A tale of two (Silicon) Valleys

A tale of two (Silicon) Valleys

by Richard Wallace

“Silicon Valley is not a place but a state of mind,” legendary venture capitalist John Doerr famously observed. As a  state of mind the Valley’s a destination that’s attracted unequalled recognition and also exerted a powerful force of attraction for generations of engineers, techies, entrepreneurs and investors from around the world.

While many places around the world have now created their own Silicon Valley like ecosystems (or state of mind, we re-publish an article published by The Next Silicon Valley during our team’s participation during early days at the Global Innovation Summit in San Jose, California, as a media sponsor.

Here is the commentary published on 18th July 2012:

Today, the state of mind in the Valley is vastly different from the Valley of Gordon Moore, Steve Jobs and the legions of entrepreneurs and VCs who have flocked here for decades to turn their disruptive silicon and software visions into reality – and stock options.

In a recent New York Times contributed article venture capitalist Vinod Khosla, another Valley legend, worried out loud about the Valley’s current state of mind and a concern that the present generation of Valley entrepreneurs are “driven by greed, not vision.”

Khosla’s discomfort over the deteriorating values and the distorted vision up and down Highway 101 is reflected in the widely reported angst in the Valley about a soon-to-debut Bravo network ‘Silicon Valley’ reality TV series. “Might it expose, say, vacuousness, venality, or even, perish the concept, truth? It appears the Valley is shuddering,” the subhead of a recent C/Net article opined, referring to local reaction to the pending TV series.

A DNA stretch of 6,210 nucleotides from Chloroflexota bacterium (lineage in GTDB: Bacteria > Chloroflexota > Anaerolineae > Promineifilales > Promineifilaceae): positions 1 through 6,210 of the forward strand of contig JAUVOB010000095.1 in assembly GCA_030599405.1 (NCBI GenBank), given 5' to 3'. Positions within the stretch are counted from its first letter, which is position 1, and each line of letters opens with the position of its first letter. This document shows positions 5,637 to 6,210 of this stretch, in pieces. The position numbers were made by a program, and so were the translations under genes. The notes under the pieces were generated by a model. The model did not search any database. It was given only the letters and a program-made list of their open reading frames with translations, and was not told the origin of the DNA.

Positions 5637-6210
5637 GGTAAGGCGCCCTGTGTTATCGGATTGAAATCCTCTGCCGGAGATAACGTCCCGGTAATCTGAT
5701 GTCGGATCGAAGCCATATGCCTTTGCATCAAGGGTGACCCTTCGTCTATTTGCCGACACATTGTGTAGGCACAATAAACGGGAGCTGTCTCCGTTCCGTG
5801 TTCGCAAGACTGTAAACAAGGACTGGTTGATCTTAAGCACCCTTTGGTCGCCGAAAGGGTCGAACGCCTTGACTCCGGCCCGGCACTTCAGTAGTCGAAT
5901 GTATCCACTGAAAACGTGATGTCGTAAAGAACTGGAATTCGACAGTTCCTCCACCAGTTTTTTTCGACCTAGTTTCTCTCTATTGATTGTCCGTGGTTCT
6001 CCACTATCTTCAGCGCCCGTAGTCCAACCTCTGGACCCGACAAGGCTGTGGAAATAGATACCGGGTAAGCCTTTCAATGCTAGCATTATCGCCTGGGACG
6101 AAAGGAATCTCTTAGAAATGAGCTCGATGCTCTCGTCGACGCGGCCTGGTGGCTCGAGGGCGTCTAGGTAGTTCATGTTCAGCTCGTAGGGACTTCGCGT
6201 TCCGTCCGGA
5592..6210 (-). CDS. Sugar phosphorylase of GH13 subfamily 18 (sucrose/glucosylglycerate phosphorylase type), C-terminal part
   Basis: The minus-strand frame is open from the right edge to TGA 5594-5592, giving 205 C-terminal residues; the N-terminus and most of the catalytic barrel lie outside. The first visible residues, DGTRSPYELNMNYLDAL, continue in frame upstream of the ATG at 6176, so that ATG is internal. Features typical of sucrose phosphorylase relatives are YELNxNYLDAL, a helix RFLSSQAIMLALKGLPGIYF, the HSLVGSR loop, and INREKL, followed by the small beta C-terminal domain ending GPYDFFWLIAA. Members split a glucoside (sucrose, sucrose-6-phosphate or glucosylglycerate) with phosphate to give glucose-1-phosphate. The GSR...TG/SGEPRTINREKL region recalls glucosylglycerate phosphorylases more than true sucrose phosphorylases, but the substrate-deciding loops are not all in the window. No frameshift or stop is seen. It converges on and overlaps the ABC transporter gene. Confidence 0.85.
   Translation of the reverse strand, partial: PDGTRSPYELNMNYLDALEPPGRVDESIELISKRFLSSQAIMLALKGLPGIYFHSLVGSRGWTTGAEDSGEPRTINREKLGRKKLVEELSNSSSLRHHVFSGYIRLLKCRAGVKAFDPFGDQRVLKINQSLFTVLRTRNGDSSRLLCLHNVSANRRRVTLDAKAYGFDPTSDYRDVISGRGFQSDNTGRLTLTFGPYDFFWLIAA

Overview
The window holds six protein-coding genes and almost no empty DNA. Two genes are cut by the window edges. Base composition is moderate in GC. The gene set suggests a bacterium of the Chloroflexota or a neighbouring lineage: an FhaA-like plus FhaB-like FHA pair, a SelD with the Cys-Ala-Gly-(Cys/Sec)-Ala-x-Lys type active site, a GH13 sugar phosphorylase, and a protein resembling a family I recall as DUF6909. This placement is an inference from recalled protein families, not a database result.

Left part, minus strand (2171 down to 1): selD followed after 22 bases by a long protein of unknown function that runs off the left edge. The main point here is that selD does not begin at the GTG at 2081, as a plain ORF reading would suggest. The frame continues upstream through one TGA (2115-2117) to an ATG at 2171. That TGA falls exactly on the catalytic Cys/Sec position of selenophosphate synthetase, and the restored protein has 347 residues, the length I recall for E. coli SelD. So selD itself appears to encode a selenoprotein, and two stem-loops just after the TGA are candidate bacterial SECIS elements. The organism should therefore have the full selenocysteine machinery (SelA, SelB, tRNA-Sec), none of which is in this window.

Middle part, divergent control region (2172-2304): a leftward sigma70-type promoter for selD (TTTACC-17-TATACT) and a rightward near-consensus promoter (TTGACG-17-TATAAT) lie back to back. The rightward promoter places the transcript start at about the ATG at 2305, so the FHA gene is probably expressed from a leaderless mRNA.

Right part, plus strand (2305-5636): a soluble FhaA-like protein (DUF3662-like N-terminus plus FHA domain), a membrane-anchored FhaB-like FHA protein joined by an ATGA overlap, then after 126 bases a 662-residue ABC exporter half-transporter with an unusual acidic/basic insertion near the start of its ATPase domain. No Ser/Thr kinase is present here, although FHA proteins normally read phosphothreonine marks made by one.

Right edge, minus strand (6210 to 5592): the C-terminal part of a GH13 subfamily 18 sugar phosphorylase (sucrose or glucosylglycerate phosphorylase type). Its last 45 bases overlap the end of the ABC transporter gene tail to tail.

To drive the Valley’s engines of innovation Khosla observed “You want missionaries, not mercenaries – passionate, maniacally focused founders who believe in a vision.” You also need disruption.

“The kind of disruption in food, agriculture, clean energy, health care and education, among many other area, which will likely be driven by a Silicon Valley state of mind.” Whether or not these disruptive innovations actually happen in the place called Silicon Valley however is an open question.

Against this backdrop, T2 Venture Capital, a new class of Valley venture capitalist firm, launched its inagural Global Innovation Summit this week in San Jose. It is an event that seems to encasulate a more accurate and flattering portrait of the Valley’s deeper, enduring values than any reality TV program ever will. It’s too bad there were no television cameras, radio stations, local, regional or national press attending to bear witness. And it’s a shame that more Valley VCs, like Khosla and Doerr were not on hand to offer T2 moral support.

The Global Innovation Summit is the brainchild of Victor Hwang, Greg Horowitt and Al Watkins, the founders of T2, an unusual Silicon Valley venture capital firm with an uncommon background and mix of experience that includes stints in organizations like The World Bank, the UN, public/private partnerships, the U.S. government, economic development agencies – and Silicon Valley venture capital firms.